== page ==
|Publication number||US2912313 A|
|Publication date||Nov 10, 1959|
|Filing date||Mar 30, 1956|
|Priority date||Mar 30, 1956|
|Publication number||US 2912313 A, US 2912313A, US-A-2912313, US2912313 A, US2912313A|
|Inventors||Harry R Dittmar, James B Hinkamp|
|Original Assignee||Ethyl Corp|
|Export Citation||BiBTeX, EndNote, RefMan|
|Patent Citations (7), Referenced by (20), Classifications (10)|
|External Links: USPTO, USPTO Assignment, Espacenet|
7 2,912,313 DIESEL FUEL James B. Hinkamp, Birmingham, and Harry R. Dittmar, Royal Oak, Mich., assignors to Ethyl Corporation, New
York, N.Y., a corporation of Delaware v No Drawing. Application March 30, 1956 Serial No. 575,001
4 Claims. c1. 44- -57 This invention relates to a composition of matter comprising diesel fuel, a hydrocarbon fuel used in compression ignition engines, and a synergistic mixture of additives for improving properties of the fuel.
One ,of the fundamental advantages of the early form of the diesel engine was its ability to satisfactorily burn almost any type of'liquid ,fuel. However, the intensive development which has led to the modern high-speed diesel engine has narrowed the range of suitable fuels to such a degree that present day fuels must meet many specifications. One of the most important specifications is ignition quality, or the ease with which the fuelis ignited after it is injected into the cylinders of 'adiesel engine. This quality is measured in terms'of cetane number, which is defined as the percentage of 'n-cetane in a blend of n-cetane and a-methylnaphthylene which has an ignition quality comparable to the fuel in question. The use of fuels of poor quality results in starting dilficulty and detonation, knocking, or rough running. The latter results in (1) increased engine maintenance, (2) reduced engine life, and (3) excessive vibration and noise.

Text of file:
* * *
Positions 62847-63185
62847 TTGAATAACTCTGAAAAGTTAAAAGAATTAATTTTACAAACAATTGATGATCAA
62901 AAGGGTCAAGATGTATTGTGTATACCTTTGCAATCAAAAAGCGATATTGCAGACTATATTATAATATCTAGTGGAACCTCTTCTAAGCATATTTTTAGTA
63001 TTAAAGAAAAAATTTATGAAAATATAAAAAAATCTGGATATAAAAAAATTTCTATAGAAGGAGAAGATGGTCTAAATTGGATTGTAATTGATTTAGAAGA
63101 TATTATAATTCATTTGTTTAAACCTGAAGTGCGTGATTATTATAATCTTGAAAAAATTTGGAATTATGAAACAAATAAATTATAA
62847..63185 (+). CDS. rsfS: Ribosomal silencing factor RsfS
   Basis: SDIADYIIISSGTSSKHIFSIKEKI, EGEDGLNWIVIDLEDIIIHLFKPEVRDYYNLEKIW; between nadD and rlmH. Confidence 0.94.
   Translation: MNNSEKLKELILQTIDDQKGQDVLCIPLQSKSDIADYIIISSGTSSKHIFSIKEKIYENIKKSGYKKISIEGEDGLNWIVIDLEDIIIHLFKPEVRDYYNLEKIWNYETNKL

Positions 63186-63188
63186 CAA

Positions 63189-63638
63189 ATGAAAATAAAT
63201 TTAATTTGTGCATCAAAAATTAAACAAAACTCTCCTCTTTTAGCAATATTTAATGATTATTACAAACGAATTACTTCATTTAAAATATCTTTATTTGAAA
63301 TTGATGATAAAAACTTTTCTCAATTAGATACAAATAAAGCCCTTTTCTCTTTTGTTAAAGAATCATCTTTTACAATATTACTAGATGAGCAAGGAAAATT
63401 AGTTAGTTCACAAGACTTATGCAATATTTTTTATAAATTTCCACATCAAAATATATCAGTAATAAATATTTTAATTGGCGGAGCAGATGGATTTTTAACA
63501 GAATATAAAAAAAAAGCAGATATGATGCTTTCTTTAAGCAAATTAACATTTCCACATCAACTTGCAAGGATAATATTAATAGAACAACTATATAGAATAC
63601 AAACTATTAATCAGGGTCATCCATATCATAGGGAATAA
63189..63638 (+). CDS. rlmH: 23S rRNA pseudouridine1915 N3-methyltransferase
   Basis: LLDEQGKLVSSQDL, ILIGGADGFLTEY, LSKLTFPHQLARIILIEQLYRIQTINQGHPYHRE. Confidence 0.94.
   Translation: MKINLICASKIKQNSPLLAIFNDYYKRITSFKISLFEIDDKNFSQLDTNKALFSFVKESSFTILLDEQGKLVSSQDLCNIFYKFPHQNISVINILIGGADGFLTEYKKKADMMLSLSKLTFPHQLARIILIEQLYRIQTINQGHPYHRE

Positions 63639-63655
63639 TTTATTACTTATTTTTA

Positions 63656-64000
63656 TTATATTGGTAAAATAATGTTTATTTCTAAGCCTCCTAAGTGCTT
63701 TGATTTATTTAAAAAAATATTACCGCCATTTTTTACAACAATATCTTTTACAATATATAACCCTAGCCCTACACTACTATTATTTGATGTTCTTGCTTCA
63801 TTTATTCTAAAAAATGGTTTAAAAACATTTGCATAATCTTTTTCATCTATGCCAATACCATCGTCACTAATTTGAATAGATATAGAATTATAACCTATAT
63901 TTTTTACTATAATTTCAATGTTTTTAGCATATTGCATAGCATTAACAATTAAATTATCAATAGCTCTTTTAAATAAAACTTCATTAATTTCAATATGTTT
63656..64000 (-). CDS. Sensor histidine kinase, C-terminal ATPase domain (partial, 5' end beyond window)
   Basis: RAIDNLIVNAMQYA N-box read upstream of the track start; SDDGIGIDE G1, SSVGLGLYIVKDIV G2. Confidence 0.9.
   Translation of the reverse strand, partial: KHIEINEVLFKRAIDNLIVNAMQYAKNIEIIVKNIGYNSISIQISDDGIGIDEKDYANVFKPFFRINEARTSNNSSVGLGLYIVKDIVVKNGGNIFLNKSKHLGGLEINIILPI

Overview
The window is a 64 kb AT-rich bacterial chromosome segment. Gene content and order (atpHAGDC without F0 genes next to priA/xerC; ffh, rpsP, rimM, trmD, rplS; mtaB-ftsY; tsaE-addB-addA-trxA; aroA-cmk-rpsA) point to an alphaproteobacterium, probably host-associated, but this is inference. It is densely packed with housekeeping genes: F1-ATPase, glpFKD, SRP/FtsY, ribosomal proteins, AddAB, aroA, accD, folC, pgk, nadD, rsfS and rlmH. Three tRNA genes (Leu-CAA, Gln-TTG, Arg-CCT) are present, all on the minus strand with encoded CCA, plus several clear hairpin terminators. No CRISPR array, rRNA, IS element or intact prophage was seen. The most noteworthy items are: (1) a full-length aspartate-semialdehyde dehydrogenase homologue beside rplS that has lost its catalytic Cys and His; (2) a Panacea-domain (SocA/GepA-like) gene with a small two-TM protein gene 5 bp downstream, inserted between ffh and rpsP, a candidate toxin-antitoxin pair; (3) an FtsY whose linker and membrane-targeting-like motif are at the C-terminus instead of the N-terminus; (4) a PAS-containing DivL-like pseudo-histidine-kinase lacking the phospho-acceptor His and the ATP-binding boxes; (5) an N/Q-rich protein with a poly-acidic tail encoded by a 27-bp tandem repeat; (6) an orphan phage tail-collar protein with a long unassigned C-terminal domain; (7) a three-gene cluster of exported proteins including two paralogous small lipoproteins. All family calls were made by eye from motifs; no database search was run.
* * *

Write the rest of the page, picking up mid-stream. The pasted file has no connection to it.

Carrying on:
Straight-run distillates from paraffin-base crude oils are generally-of high ignition quality. Cracked distillates, or distillates from aromatic crudes, are of inferior quality. Although most refiners have been and to radically difierent refining techniques or the use of fuel additives.
The use of cheap fuel additives to improve ignition quality: (1) is more economical than the use of refining techniques, -(2) permits refinery operation for low pour.
pointand other desirable qualities, and (3) permits the use of more dense, higher heat content stocks than could otherwise be utilized due to thier low ignition quality.
The use of such less expensive stocks permits greater economy of operation by decreasing both fuel cost and fuel consumption. However, expensive additives will not accomplish these results.
While the use of certain additives enhances the'cetane value of diesel fuels, an increase in cetane number at any great cost does not justify the use of an additive. Insofar as increasing the cetane value of a diesel fuel is concerned, certain additives have been used with some success, but they are expensive to make and possess other undesirable properties. Besides having the ability to improve the cetane number of a fuel, an additive should be stable; should have good blending properties; should not increase engine deposits, wear, or corrosion; and must not .materiallyincrease thecost .of the fuel.
It is an object of this invention to provide an additive:
which conforms to the specifications outlined above and provides a given cetane number increase at a lower additive concentration and, consequently, at a lower cost. We have made the surprising discovery that a mixture of a peroxide or a hydroperoxide with'adihalonitro com'- pound, in which the halogen, chlorine or bromine, and 'nitro groups are attached to aterminal carbon atom,'is
syngeristic in that the effectiveness of the mixture is greater than the sum of the effectiveness of each of the two compounds taken separately. Thus, either considerable savings or greater effectiveness can be obtained through the use of our mixtures.
Outstanding examples of peroxides and hydroperoxides of this invention are cumene hydroperoxide and peroxi-' dized distillate fuel. The latter is a product which-is prepared from a distillate petroleum hydrocarbon fuel of higher than kerosene volatility by treating the fuel with oxygen under controlled conditions. Ordinarily, the fuel is first pretreated with sulfuric acid, liquid sulfur dioxide, aqueous phaseor the equivalent to remove sludge and is then contacted with air or an Oxygen-conraining gas under such conditions that the treated fuel will attain an oxygen factor of about 800 or more and usually between 800 and about 1 450, usually without increase in neutralization number of more than} about 20. The progress of the oxidation treatment is arrested before the oxygen factor of the oil has decreased to below about 800' after passing through a maximum. Acidic and other oxidation products are then removed by conventional means. Ordinarily, suchperoxidized distillate fuels contain from about 4 percent to about 14 percent of chemically combined oxygen.